About Trinity

Trinity Lutheran Church was former in 1869, build on the first block of East Franklin Street, the current site of Pioneer Hook and Ladder Company 3. The cornerstone of the current location was set in 1909. Trinity Lutheran Church is a congregation of the Evangelical Lutheran Church of America.


The Organ

A prominent feature of the Church is the organ, designed and built in 1996 specifically for this building, by the Schantz Organ Company of Orville, Ohio. It is a four-manual organ, meaning it has four manuals. or hand keyboards. This term distinguishes these keyboards from the keyboards played with the feet, called pedalboards. Organs usually have more than one manual; most larger organs two or three; elaborate organs may have four or more.

The Schantz organ has 3,265 pipes, and 58 ranks. The term rank describes a set of organ pipes that together produce one octave of a specific timbre (timbre describes the difference between two tones, for example the difference between the same note played on a piano and on a guitar.

The “Music at Trinity” concert series provides concerts for members of Trinity and the community at large. This series includes organ recitals, college and university choir concerts and programs featuring choir and orchestra. Concerts are free.

A Bach festival featuring the organ is held in March. Check the webpage, www.TLChag.org, for the date or call 301-733-2878. Come and enjoy organ music in a gorgeous setting, performed by accomplished organists and other musicians from Maryland, Pennsylvania and West Virginia.


The Windows

Another prominent feature of the church is its stained glass windows. They were designed for the building by the Rambusch Company of New York. The windows flanking the nave (the central section of the church) depict sections of the Apostles’ Creed.

The Window in the back of the church illustrates the hymn “Te Deum Laudamus” (“Three, O God, We Praise”). The Te Diem window was installed in 1943.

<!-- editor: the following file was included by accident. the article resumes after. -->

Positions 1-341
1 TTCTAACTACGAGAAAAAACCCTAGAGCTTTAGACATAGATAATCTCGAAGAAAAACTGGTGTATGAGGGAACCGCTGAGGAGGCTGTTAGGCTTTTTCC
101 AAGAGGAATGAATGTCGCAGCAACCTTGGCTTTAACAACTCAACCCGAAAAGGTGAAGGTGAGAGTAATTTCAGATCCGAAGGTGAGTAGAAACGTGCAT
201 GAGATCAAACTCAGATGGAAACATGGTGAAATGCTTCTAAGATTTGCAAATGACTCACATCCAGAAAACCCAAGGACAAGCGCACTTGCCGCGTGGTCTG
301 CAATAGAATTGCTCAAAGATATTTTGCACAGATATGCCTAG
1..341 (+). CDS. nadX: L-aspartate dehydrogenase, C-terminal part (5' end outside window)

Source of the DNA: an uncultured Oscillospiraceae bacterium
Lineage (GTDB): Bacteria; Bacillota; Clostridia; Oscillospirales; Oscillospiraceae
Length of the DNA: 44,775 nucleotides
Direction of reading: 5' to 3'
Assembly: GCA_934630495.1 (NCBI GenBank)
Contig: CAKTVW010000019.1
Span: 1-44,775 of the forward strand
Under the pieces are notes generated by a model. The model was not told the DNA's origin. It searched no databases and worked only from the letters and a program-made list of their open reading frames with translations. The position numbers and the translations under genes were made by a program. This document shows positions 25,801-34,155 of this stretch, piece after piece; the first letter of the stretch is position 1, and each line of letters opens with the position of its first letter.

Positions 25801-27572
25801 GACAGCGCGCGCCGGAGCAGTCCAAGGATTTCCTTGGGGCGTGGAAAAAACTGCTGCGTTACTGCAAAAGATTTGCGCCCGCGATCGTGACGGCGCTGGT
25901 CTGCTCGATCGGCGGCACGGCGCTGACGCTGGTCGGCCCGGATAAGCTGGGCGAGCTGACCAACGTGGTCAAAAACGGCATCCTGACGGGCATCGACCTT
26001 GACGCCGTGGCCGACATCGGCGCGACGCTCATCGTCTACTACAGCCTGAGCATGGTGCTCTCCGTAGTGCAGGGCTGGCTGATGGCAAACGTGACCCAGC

The Sanctuary

The very fine reredos, the wood carvings that surround the alter, were added to the church in 1965, hand carved by Gregor Betz of Philadelphia. The design includes many symbols, and repeats the number three, for the Trinity; the number four for the four corners of the world descr

ibed in Isaiah; and the number six, for the Star of David. The four pinnacles of the reredos are carved in the form of a gothic cross flower, with a daisy between the leaves, to symbolize the innocent Christ Child. There are guardian angles, flying buttresses, a crown, acorns and four winged creatures representing the authors of the gosples.

The alter painting, “Come Unto Me”, by Charles Mente, predates the reredos. It was enlarged to fit the reredos by Thomas Gibbons of Baltimore in 1965.

The designs above the alter and the nave were designed and painted by Robert J. Welsmann in 1965. The scroll work designs painted on wither side of the alter represent stoles worn on the alter, and include patterns made up of vines and grapes. the gold leaf and shades of gray emphasize the supporting structures of the gothic arches.

The ceiling above the nave was originally painted sky blue.


Baptismal Font

The baptismal font, now located to the right of the sanctuary, was originally located at the front center of the sanctuary. It was moved its current location when its great weight began to compromise the structure of the church building.

The font is carved in marble c=from Carrara Italy, by the sculptor Thorwalsden, as a reproduction of a baptismal font in the Trinity Lutheran Church in Copenhagen.


Eagle Lectern

The brass lectern at the left of the sanctuary is original to the church building. The eagle is the symbol of the Apostle John, because the eagle was believed to soar higher than any bird, and the gospel written by John emphasizes the divine nature of Christ.

The symbolism also appears in the reredos, which features carvings of the four authors of the gospels. The four winged creatures are located between the four guardian angels at the end of the flying buttresses.

The winged man represents the Apostle Matthew, whose gospel begins with the human genealogy of Jesus. The wings lion, a symbol of royalty, represents the Apostle Mark, who emphasizes the kingly nature of Christ. The winged ox represents the Apostle Luke, whose gospel represents the sacrifice of Christ. The fourth winged animal is the eagle, as described above, a symbol for the Apostle John.